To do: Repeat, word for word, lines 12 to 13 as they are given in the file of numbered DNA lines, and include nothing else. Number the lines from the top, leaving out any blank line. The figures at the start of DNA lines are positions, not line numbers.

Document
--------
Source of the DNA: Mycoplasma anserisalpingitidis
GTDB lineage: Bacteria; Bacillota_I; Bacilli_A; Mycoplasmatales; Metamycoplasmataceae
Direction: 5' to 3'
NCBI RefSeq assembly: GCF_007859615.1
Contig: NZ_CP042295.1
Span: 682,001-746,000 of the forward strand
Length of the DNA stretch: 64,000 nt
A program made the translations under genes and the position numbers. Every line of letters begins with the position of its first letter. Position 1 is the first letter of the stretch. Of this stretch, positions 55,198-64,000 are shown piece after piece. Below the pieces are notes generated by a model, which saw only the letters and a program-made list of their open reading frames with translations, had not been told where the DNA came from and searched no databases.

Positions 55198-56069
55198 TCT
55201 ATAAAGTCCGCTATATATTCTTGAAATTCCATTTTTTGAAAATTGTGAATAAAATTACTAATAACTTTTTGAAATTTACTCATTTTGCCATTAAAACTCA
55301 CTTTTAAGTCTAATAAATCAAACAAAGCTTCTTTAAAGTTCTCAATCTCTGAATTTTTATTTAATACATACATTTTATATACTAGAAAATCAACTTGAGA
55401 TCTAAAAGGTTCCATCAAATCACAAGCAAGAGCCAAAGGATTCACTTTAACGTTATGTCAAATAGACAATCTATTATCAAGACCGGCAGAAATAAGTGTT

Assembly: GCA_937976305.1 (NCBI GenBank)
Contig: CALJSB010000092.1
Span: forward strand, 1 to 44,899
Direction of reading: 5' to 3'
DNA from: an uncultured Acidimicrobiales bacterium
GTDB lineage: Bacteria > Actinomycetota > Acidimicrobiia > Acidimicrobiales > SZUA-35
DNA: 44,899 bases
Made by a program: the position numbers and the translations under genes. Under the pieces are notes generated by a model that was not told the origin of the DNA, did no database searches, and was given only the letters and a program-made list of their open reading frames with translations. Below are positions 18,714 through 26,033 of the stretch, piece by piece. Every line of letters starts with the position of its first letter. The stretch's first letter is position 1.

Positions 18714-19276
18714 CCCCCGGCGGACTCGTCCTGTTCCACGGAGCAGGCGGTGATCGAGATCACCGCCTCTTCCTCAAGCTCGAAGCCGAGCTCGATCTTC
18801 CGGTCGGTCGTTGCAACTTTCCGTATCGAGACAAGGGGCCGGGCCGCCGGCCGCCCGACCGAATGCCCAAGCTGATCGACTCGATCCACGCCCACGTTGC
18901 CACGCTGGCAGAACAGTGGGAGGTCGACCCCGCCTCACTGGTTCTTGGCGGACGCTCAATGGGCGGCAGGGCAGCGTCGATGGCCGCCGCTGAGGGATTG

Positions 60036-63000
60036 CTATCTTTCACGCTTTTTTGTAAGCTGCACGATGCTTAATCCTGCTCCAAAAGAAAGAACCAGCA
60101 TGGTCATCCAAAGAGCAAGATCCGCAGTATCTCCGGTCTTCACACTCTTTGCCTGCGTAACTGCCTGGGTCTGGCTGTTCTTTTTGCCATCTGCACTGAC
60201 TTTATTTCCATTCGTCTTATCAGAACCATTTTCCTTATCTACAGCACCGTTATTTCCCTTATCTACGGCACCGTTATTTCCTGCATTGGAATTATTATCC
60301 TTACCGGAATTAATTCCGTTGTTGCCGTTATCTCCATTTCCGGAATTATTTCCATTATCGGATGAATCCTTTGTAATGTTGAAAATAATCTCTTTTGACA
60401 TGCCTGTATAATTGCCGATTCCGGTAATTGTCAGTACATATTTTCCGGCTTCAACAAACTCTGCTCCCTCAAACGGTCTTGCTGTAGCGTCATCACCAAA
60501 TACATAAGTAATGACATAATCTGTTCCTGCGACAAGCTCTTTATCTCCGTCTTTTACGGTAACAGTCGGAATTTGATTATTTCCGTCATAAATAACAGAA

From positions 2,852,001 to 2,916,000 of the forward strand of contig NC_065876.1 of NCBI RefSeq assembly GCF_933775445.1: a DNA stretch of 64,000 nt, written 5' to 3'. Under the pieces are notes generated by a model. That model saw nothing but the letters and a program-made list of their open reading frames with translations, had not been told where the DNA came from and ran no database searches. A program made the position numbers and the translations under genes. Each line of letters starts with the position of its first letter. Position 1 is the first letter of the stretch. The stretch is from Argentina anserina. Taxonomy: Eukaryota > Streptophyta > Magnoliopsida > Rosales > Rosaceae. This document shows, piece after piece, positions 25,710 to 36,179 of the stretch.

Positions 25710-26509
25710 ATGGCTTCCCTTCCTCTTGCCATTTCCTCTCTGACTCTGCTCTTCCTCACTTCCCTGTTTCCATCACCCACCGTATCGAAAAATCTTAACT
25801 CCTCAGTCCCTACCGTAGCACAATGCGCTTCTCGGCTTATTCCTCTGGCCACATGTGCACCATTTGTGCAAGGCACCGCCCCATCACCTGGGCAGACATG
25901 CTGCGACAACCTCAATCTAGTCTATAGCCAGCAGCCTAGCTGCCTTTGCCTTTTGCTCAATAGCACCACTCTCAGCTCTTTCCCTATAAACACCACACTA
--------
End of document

55301 CTTTTAAGTCTAATAAATCAAACAAAGCTTCTTTAAAGTTCTCAATCTCTGAATTTTTATTTAATACATACATTTTATATACTAGAAAATCAACTTGAGA
55401 TCTAAAAGGTTCCATCAAATCACAAGCAAGAGCCAAAGGATTCACTTTAACGTTATGTCAAATAGACAATCTATTATCAAGACCGGCAGAAATAAGTGTT